fter a long winter’s hiatus, my friend, Lloyd, and I decided that we would go on our first fishing trip of the spring season. All of our trips start with a stop by Hardee’s for a couple of sausage biscuits to ward off the hunger pains of the hour or so drive. Little did we know that a series of events that morning would give us a story we would be telling for years to come. Now, if you have ever wondered where the end of the earth is, I believe we were at least close to it when we reached the Riversticks boat landing. That landing is as far west as you can go by vehicle. Once there we decided the water was low high to fish and opted to drive over to the Ochlockonee River. After driving a bit we came around a curve and something was lying in the road. “That’s a body,” Lloyd said as he slowed the truck down.We stopped in the middle of the road at that point. There in the middle of this wide graded road laid a person. We drove to within 60 or so feet and stopped again. I yelled out the window and couldn’t get a rise out this body in the road. The body was stretched across the road covering most of the east bound lane. There was a knapsack of sorts next to the body. The hands were crossed in the front with one hand under some clothing. It was dressed in clothes that you normally see on cyclists. It appeared to be very thin and lying on one side facing us. It had long hair. One conspicuous item that really stood the hair up on the back of my neck was a lone set of tracks that were very fresh and appeared to go by the body. Now, I don’t know what you would do, but here is what we did. We could not see any movement from the body. I searched the woods for someone who might be laying in wait for us if we approached the body. Every conceivable synopsis went through our minds: From this person actually being dead, which meant we did not want to disturb a possible crime scene, to the person laying in wait to rob or shoot us and steal our vehicle. We also thought that it might be a body from a recent hit-and-run or another half dozen possible weird and unusual scenarios that could have happened. Our cell phones would not work that far out—and so close to the end of the earth. Lloyd turned the truck around and we went back to the main highway. We then drove back to the a little store we passed earlier to call 911. The store owner thought that the person could possibly be a hitchhiker who he had

allowed to spend the night in a shed behind the store the night before. The owner described the hitchhiker was a long-haired young man that was headed to Wakulla County and asked how to get there. The store owner had sent the young man in the direction we had seen the body in.

Winding Roads …by Byron Spires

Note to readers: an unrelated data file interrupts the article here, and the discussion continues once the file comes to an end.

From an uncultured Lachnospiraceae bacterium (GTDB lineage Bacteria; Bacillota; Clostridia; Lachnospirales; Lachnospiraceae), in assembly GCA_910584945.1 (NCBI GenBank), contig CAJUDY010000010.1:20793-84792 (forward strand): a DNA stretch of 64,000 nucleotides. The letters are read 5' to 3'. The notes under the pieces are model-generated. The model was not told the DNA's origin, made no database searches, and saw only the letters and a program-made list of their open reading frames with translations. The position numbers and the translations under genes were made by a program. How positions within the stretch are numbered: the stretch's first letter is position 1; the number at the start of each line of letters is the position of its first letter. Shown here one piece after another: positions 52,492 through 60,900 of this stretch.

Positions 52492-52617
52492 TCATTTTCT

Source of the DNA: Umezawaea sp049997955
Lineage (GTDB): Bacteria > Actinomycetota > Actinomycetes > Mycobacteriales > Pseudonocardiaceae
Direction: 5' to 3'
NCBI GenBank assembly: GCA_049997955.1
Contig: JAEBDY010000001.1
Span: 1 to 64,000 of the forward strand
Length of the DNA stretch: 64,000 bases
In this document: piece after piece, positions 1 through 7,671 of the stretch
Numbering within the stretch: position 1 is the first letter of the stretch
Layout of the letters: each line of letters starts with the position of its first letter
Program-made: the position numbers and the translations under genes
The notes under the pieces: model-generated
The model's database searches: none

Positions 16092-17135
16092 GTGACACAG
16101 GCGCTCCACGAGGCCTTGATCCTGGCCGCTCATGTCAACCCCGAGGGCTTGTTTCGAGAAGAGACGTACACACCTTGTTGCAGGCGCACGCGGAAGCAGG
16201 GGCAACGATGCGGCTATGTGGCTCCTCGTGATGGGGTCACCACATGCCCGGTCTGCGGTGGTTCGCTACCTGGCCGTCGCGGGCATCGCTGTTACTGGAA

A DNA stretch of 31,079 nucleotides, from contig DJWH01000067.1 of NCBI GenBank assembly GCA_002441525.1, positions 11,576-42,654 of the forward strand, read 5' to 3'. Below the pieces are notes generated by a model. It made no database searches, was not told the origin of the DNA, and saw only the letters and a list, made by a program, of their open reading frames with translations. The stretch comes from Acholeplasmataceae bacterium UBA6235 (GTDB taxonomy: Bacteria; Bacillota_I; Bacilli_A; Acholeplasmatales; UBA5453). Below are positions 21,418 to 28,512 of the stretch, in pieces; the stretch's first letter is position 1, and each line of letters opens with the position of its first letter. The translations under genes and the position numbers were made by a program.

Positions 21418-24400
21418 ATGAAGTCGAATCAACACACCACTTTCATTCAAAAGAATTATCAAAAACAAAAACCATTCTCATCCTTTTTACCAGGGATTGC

I then talked to 911, who sent a deputy to the scene. We drove back to the crossroads and waited about ten minutes for a deputy. Lloyd seemed to be concerned that the body would not be there when we returned, and we would look like a couple of fools. Personally it did not bother me, because we had both seen it at the same time and, even though fishermen have a tendency to tell tall tales, this did not quite fit the category of fish tales. The deputy came and we told him all about the body we had seen and followed him to the location. The deputy left us in a cloud of dust and as we approached the area where we had seen the body we could see his car stopped in the road and the body had moved about 50 feet down the road and was alive! Thankfully, it was not a dead body, as we found out, but some misguided soul on a long trip to nowhere who just happened to lay down in the middle of the road. As for Lloyd and me, we went on fishing and, except for the couple of fish we caught, nothing else unusual happened that day. Oh yeah, we did share our extra sausage biscuits with the fellow. He did look kind of hungry at the time. ST You can contact Byron Spires via email at or check out his blog at byronspires.

Epiphany Manor 4792 S. Ridgewood Ave. Port Orange 62+ or Disabled Income Eligible Call For Application 386-767-2556 TTY: 1-800-955-8771

Exercise Your Back To Decrease Your Pain!


n the past, we were told to rest and to avoid exercise in order to nurture an injured back. The truth is that this approach actually contributes to greater harm and increased pain because the muscles that support the back become weak and de-conditioned. Today, chronic back sufferers are strongly encouraged to be as physically active as they can endure. Whether to decrease pain, strengthen muscles, increase flexibility, or to improve mobility and posture a wide range of preventative and therapeutic back exercises are available such as flexion (bending forward) or extension (bending backward) exercise which are the most widely recommended. Many different conditions can be the cause of your back pain, exercise routines are not a one size fits all concept. Exercises must be varied and the routine individualized, depending on your primary condition such as spinal stenosis, herniated disc, arthritis, or muscle sprain. For people with a herniated disc or with leg pain in a seated position, flexion type exercises are not recommended. However, for spinal stenosis, for lower back pain with prolonged standing that is relieved by sitting or with bending backward that is relieved by bending forward, flexion type exercises are very beneficial.